sharing in governance of extractive industries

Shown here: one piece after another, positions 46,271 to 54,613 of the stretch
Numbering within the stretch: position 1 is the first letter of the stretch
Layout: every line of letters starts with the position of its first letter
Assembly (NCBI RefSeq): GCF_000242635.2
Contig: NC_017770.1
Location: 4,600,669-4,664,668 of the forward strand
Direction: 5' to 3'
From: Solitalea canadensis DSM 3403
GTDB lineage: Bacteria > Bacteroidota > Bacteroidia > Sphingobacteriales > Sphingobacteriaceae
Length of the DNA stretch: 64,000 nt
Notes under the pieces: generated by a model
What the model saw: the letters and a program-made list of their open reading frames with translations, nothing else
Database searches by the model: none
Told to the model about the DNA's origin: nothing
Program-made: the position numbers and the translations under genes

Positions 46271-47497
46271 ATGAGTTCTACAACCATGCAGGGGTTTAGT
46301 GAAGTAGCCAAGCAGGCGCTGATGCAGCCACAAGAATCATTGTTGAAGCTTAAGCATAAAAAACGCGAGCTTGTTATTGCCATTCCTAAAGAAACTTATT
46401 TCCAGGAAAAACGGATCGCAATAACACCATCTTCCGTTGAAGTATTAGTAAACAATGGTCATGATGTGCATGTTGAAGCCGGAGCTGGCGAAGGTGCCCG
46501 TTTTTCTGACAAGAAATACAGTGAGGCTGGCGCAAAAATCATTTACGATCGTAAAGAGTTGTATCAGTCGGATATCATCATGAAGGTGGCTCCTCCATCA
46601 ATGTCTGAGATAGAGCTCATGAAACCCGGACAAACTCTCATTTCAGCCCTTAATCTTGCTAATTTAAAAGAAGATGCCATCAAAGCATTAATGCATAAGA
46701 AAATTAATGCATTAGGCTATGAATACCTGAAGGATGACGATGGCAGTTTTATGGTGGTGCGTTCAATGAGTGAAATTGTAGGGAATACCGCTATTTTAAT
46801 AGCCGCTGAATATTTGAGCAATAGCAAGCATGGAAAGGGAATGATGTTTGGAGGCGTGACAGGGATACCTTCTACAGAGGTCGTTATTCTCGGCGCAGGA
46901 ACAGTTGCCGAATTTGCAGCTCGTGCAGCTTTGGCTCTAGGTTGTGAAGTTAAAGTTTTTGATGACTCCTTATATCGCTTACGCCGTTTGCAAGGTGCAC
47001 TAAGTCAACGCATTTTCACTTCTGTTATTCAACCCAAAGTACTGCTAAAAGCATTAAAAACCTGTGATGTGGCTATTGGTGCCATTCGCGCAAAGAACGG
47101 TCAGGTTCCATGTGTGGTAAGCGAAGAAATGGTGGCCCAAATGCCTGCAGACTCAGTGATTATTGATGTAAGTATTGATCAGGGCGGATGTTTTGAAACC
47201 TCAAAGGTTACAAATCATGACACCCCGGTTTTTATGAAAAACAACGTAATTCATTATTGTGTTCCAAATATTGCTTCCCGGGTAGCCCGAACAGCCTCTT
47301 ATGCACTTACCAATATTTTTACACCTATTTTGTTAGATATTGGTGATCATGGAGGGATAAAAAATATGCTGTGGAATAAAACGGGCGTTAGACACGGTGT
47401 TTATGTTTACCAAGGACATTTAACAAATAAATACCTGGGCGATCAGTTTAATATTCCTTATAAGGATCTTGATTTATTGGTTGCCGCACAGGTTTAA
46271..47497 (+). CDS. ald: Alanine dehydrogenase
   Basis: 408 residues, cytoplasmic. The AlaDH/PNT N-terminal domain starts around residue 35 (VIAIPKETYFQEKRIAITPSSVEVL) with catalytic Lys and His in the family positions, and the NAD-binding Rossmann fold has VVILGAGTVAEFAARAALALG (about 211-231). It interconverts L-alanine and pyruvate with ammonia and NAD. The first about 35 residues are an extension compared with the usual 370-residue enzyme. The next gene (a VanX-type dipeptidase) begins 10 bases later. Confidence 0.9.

A widely held belief before the 1990s – referred to as the oil-blessing hypothesis – was that oil discovery and production should promote economic growth and development and lead to poverty reduction. However, the so-called ‘oil-curse’ hypothesis, postulated by Sachs and Warner in 1995, challenged this belief, thus provoking a heated debate on the theme. The oil-curse hypothesis has been traditionally tested by means of cross-sectional and panel-data models. The author goes beyond these traditional methods to test whether the presence of spatial effects can alter the hypothesis in oil-producing African countries. In particular, this paper aims to investigate the effects on economic growth of oil production, oil resources and oil revenues along with the quality of democratic institutions, investment and openness to trade.A Durbin spatial model, a cross-sectional model and panel-data model are used.First, the validity of the spatial Durbin model is vindicated. Second, consistently with the oil-curse hypothesis, oil production, resources, rent and revenues have a negative and generally significant effect on economic growth. This result is robust for across the panel data, spatial Durbin and spatial autoregressive models and for different measures of spatial proximity between countries. Third, the author finds that the extent to which the business environment is perceived as benign for investment has a positive and marginally effect on economic growth. Additionally, economic growth of a country is further stimulated by a spatial proximity of a neighbouring country if the neighbouring country has created strong institutions protecting investments. Fourth, openness to international trade has a positive and marginally significant effect on economic growth.
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